benedictine

Earhart

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I feel like I haven’t posted in ages and for that, I am sorry […commits seppuku]

This is definitely one of my favorite OG cocktails. Hubris? What is that? I like it mostly because it had some actual thought put into it. As you may know, good cocktails have this nice even flow to them; You add a bit of this, you had an idea to add a bit of that or you simply fucked up and added the wrong thing while watching some squirrels run around outside. Well. That’s been my experience at least. But I’m also a guy that sometimes cant recall if I put deodorant on after taking a shower, so I spend the rest of the day paranoid, trying not to sweat.

This drink was for the Aviation American Gin facebook contest that I’ve been participating in for the last 6 weeks. The contest is still going on and there have been some truly fantastic entries. Best of luck to al…..screw that…I hope I (me) win that trip to the House Spirits distillery in Portland, OR [insert maniacal laugh here]. As you perhaps know by the name, this Aviation gin inspired cocktail was an ode to Amelia Earhart. Wiki her or watch that movie, she was a total badass. The American gin signifies her, the Jameson whiskey for where she first landed and the Benedictine and Dolin Blanc for her (missed) targeted LZ. Surprisingly, this works incredibly well and makes for a great drink to sip.

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Aviation gin
Blanc vermouth
Benedictine
Irish whiskey
Bitters

If you dont have Abbott’s bitters (I’m using the stuff made by Bob’s in England), it’ll still be tasty but it’ll be missing something. I’ve made this with cherry, fig, lavender and angostura bitters and it’s been quite nice. Go crazy. Just try and stay away from the more citrus-y bitters as they throw it off quite a bit.

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My wife put it this way when she took a sip:
“it’s like a female version of a negroni”
…I’ll take that. I would have also been happy with:
“it’s like the 90’s era Michael Jackson”.

1 3/4 oz dry gin  [ Aviation American Gin ]
1 oz blanc vermouth  [ Dolin ]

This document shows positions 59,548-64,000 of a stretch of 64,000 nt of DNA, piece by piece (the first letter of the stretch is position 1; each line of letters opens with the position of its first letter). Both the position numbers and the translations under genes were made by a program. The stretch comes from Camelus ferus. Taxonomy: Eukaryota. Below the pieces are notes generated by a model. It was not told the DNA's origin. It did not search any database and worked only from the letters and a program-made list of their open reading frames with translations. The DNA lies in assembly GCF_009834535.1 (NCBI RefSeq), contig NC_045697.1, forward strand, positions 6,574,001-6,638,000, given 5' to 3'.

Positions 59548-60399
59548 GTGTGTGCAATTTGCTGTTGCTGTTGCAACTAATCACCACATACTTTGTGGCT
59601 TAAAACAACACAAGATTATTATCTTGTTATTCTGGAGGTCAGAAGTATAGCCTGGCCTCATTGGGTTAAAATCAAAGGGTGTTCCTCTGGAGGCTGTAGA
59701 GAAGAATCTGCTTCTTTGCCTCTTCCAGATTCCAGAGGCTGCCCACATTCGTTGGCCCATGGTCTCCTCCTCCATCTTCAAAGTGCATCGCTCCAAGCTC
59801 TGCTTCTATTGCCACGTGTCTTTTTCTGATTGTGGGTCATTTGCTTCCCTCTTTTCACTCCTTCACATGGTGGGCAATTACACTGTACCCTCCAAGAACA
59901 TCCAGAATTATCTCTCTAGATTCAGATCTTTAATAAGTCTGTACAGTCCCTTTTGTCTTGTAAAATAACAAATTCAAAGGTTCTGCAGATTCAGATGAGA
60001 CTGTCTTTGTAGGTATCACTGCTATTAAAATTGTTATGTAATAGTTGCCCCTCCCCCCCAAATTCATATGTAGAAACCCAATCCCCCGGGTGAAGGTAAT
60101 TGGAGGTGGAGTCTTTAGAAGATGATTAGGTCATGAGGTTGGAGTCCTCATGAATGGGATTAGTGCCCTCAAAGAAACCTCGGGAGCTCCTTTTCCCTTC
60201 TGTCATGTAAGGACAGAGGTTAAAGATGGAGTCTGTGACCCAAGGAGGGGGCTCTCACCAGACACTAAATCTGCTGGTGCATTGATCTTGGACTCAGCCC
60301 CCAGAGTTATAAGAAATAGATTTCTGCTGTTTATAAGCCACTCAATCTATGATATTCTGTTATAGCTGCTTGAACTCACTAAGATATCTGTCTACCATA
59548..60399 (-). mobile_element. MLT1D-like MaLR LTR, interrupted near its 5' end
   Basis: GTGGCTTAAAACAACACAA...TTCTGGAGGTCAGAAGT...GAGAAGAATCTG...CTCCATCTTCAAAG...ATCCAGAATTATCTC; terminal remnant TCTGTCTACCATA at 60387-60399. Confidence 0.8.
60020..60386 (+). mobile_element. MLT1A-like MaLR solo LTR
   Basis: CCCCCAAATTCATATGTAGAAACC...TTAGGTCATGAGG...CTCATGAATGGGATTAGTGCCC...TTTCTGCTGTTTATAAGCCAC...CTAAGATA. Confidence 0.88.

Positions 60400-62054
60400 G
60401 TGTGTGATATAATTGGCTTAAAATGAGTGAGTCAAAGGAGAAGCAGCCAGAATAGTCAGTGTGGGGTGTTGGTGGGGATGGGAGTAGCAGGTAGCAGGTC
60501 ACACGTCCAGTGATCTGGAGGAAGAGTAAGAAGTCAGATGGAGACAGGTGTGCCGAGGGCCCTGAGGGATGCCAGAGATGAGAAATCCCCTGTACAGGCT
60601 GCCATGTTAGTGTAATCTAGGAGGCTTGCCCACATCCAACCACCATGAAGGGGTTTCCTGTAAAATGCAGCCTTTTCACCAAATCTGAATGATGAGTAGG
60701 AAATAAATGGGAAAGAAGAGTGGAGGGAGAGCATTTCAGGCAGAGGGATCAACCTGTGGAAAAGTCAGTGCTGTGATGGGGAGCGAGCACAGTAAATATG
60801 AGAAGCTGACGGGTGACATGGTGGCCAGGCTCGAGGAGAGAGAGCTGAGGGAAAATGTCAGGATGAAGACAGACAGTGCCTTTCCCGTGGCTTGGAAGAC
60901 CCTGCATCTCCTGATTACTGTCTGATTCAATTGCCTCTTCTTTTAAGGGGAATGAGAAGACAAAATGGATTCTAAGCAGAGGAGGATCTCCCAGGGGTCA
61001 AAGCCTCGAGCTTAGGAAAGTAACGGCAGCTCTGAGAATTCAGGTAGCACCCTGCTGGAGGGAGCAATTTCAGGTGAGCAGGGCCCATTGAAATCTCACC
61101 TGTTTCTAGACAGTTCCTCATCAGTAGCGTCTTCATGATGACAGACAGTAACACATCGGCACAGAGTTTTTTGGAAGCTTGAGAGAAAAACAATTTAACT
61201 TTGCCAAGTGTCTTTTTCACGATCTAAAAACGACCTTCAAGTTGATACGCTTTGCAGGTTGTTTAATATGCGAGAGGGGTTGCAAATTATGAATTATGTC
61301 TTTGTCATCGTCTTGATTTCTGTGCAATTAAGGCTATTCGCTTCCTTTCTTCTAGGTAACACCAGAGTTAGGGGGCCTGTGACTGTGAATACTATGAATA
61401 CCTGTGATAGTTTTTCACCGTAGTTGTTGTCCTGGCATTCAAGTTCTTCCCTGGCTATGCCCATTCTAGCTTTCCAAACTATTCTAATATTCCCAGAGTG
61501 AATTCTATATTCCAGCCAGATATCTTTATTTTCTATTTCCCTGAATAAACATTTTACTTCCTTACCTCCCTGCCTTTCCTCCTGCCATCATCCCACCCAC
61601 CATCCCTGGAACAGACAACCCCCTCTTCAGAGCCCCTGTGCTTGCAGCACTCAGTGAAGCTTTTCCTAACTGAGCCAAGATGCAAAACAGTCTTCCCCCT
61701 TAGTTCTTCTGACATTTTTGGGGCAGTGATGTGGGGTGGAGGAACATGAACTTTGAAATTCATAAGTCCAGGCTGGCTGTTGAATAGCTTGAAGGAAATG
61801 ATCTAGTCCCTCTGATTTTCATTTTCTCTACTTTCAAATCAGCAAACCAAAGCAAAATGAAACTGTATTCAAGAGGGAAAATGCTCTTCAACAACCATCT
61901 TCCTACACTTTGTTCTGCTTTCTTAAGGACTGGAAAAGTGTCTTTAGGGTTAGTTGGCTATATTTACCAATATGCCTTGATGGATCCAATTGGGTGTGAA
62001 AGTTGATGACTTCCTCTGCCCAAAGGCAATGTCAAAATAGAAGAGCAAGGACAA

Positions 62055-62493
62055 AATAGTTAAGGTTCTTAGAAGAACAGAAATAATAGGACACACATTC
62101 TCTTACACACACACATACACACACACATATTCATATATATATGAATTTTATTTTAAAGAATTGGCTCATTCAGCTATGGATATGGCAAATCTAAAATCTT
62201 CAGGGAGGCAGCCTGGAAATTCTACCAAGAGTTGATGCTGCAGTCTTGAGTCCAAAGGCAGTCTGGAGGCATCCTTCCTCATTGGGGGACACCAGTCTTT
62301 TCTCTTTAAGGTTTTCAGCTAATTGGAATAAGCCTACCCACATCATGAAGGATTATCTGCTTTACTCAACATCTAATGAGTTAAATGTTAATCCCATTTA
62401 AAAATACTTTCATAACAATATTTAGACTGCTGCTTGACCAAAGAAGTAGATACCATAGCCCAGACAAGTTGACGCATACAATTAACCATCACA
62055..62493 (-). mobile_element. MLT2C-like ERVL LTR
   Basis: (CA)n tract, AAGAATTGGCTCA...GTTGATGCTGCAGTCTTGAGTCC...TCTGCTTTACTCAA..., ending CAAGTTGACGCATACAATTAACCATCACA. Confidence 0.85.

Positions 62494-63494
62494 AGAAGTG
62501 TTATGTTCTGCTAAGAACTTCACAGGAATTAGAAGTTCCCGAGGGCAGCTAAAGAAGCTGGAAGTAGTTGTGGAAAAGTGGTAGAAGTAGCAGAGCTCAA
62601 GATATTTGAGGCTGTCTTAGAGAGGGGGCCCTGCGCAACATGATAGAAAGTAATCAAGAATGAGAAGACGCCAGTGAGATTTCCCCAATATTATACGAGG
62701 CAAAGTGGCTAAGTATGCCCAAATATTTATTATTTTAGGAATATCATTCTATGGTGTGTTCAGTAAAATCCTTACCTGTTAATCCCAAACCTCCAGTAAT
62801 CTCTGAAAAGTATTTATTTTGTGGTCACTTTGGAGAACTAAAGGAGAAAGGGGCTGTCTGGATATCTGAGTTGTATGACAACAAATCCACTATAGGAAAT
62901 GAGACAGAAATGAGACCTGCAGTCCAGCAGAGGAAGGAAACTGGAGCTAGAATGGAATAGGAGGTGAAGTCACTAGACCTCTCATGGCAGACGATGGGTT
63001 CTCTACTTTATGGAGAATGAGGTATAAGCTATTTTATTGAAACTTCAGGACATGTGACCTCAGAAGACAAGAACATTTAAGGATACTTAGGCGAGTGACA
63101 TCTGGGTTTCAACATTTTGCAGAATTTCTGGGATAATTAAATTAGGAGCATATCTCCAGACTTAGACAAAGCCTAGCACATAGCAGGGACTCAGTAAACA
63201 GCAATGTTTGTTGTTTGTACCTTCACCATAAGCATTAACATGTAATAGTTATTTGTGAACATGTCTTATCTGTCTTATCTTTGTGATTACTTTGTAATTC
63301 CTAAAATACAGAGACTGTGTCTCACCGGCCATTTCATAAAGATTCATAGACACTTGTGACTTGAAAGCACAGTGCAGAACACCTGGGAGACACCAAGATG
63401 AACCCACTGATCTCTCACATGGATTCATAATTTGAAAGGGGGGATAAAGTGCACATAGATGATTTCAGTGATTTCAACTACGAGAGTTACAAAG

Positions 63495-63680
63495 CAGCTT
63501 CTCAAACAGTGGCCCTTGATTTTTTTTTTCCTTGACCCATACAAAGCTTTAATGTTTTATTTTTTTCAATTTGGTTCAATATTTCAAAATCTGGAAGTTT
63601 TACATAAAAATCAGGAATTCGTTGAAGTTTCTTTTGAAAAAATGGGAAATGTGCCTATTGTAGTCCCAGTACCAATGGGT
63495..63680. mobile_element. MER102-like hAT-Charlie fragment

1/2 oz irish whiskey  [ Jameson ]
1/4 oz Benedictine
2 dashes of Abbott’s bitters  [ Bob’s ]

Get that mixing glass out and stir.
Strain into a rocks glass with a nice chunk of ice.

[ Enjoy ]

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Red Queen

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I’m a sucker for all things Alice in Wonderland…

So this drink was meant to go in last week’s regularly scheduled programming buuuuut I was trying to prove to myself (and my dad) that I can build shit. Like for REAL build things, not just a 5 piece table from Ikea. Well kids, turns out I cant. I was trying to build a set of soft boxes for lighting and I’m pretty sure that starting off by using an old wet box from Crate & Barrel as the base for it was ill advised (in retrospect). I’ll keep trying (doubtful) but given that I have the attention span of a chipmunk (I don’t even know what that means), I’m all but certain I’ll be day drinking to accommodate my photography for
the time being.

This week’s drink is all booze. Now before you get all excited, it’s not very strong -insert sad trombone here-. Made it a couple weeks back when mixing a drink called ‘Elixir No.1′ from The American Cocktail by the folks from Imbibe magazine. I’m sure that drink would have been great (?) but since I didn’t have all the ingredients for it, I started to throw some random shit in there until I ended up with a mutated (but highly “drinkable”) version that I liked a lot. So who likes “drinks that don’t make you immediately have to calculate how many sips of them you can have before getting sloppy”?! I DO.